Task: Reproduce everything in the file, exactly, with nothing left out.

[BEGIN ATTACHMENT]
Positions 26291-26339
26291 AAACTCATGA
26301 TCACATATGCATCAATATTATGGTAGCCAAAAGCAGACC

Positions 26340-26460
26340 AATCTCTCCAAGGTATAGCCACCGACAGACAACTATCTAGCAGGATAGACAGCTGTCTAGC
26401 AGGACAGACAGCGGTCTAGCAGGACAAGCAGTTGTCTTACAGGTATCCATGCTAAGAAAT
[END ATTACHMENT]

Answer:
Positions 26291-26339
26291 AAACTCATGA
26301 TCACATATGCATCAATATTATGGTAGCCAAAAGCAGACC

Positions 26340-26460
26340 AATCTCTCCAAGGTATAGCCACCGACAGACAACTATCTAGCAGGATAGACAGCTGTCTAGC
26401 AGGACAGACAGCGGTCTAGCAGGACAAGCAGTTGTCTTACAGGTATCCATGCTAAGAAAT